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Don DeCelles

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5/25/17 9:29 AM

5 Unclaimed Property Processes That Benefit Other Departments

Unclaimed property may be a behind-the-scenes business process, but it is surprisingly detailed. It takes a focused, meticulous effort for a company to establish the routines required to successfully administer escheatment activities. Of course, it’s worth the effort to keep the company in compliance and avoid penalties and burdens of non-compliance.

The benefits of being in compliance don’t stop with the department that administers unclaimed property. The nature of the policies and processes is such that the benefits spill over into other departments. 

Below are 5 ways unclaimed property functions can benefit other parts of your organization. We encourage you to share these potential expanded benefits with decision makers in your company because they can help justify the functions, funds and resources you need to manage unclaimed property—besides just being good for the company. 

#1: Resolving customer accounts

Finding customers and resolving dead accounts reduces escheatment amounts and prevents negative press. However, it also benefits a company in other ways. Whether the effort is made to find inactive clients before or after an account is stale dated, customer contact can lead to the reactivation of customers. Depending on the type of property, it can mean an increase in customer accounts. For the sales department, happy reactivated customers also means potential up-sales. For customer service, making a customer happy can lead to benefits ranging from up-sales and positive testimonials to the cleaning up of records. The marketing and public relations departments also will love positive testimonials they can use for advertising and press opportunities.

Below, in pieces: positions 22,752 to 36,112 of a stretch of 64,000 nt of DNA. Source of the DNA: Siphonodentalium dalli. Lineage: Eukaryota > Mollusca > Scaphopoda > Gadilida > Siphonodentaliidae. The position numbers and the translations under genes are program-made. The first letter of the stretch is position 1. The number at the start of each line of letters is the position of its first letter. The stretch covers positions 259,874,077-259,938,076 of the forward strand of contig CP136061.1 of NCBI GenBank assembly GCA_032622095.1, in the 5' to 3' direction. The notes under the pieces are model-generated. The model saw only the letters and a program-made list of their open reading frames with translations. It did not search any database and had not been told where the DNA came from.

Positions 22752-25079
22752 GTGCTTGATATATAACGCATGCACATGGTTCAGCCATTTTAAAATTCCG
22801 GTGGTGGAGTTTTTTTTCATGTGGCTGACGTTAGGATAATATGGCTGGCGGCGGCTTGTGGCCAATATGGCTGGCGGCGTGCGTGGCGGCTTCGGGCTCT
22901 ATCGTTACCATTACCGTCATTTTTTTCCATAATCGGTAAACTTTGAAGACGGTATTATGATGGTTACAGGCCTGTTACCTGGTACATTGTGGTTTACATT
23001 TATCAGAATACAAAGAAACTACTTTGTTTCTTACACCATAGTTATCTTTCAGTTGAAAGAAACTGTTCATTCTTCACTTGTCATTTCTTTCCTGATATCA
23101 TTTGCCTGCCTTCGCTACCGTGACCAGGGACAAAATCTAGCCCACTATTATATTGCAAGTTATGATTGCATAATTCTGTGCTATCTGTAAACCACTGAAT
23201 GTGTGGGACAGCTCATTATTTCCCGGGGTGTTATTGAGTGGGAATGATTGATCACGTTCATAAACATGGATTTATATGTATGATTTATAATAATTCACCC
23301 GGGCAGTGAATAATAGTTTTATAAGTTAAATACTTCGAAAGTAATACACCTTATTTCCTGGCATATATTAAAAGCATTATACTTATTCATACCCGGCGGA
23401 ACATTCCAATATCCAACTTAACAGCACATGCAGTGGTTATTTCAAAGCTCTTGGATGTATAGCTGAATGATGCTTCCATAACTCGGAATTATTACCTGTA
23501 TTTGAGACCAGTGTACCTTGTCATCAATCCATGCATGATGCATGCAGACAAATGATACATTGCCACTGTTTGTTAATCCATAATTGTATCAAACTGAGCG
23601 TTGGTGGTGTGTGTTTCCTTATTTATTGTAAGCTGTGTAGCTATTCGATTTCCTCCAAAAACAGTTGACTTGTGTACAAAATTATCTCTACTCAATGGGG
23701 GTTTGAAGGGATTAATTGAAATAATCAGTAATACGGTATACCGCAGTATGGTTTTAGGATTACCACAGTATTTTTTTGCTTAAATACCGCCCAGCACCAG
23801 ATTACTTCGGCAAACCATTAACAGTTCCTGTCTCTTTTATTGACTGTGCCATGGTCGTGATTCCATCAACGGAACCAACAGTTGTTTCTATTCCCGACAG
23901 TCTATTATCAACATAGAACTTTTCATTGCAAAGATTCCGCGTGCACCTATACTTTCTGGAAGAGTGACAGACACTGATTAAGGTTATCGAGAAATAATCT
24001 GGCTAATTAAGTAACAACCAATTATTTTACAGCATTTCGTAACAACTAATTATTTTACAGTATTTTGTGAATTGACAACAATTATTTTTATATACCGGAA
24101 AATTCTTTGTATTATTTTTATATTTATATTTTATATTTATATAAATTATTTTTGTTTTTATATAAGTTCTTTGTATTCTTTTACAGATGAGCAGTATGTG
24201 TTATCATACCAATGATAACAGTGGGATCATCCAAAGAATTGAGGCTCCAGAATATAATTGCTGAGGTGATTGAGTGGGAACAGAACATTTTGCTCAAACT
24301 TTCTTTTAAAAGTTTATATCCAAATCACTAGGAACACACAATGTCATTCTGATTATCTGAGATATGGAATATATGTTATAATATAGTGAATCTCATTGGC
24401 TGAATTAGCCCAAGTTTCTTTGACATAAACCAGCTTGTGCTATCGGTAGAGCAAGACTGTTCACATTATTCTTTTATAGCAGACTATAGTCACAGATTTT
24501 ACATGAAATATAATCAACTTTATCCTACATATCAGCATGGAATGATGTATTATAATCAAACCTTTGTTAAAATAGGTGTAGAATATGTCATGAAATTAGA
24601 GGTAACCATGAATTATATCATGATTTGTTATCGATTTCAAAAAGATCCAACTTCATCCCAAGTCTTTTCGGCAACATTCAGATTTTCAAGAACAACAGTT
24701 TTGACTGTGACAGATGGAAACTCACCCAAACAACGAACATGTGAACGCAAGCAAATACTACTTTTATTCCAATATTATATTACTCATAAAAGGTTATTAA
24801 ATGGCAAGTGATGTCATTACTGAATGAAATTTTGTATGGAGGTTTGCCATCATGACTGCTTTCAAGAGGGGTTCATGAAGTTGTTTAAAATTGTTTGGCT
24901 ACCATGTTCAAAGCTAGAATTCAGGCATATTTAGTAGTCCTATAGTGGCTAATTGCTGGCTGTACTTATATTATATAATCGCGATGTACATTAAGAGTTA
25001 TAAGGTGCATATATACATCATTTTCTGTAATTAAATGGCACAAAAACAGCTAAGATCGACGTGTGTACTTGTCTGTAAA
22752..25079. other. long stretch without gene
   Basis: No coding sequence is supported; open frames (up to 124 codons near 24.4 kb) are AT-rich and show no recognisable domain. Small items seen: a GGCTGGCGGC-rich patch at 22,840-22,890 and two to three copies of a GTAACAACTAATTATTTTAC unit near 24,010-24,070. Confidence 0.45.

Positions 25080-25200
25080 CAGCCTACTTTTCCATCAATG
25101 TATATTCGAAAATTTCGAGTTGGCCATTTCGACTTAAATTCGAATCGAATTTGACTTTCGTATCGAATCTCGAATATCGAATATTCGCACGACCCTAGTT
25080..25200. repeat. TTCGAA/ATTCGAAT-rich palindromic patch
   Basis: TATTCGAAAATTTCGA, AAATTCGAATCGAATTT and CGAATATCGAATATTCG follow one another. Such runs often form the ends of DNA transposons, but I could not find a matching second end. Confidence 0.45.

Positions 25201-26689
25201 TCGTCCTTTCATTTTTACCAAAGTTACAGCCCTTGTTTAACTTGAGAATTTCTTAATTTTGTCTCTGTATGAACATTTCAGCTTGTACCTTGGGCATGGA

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Topics: Best Practices

8/11/16 2:58 PM

Passing the Baton: Successful Transition to New Unclaimed Property Personnel


Your abandoned and unclaimed property staff has spent a great deal of time learning about unclaimed property, exploring different approaches, implementing policies and procedures, and uncovering all stale dated properties in your organization. Suddenly, a critical member of your unclaimed property team announces she is resigning her position. If you haven’t prepared, this situation can lead to stress, confusion and potential losses. The situation is doubly problematic if you haven’t prepared for transitioning ahead of time.

When you reassign unclaimed property duties or bring in new staff to replace those who have left, it can feel as though you’re starting all over from the beginning. What can be done to more easily pass the baton from one person to the next?

Unclaimed property process sustainability

The key to easy transitioning of unclaimed property duties lies in preparation, procedures and records management.

  • Team approach. Make sure unclaimed property knowledge for your company is not held by only one person. It’s important to take a team approach, so team members can support one another under any number of circumstances. You may go so far as to assemble an unclaimed property task force with cross training that makes it possible for task force members to fill in for each other. When you lose personnel, this will help bridge the gap until a new person can be identified, hired and trained.
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Topics: Best Practices, Staffing

1/29/16 10:21 AM

Unclaimed Property: A Formula for Invisibility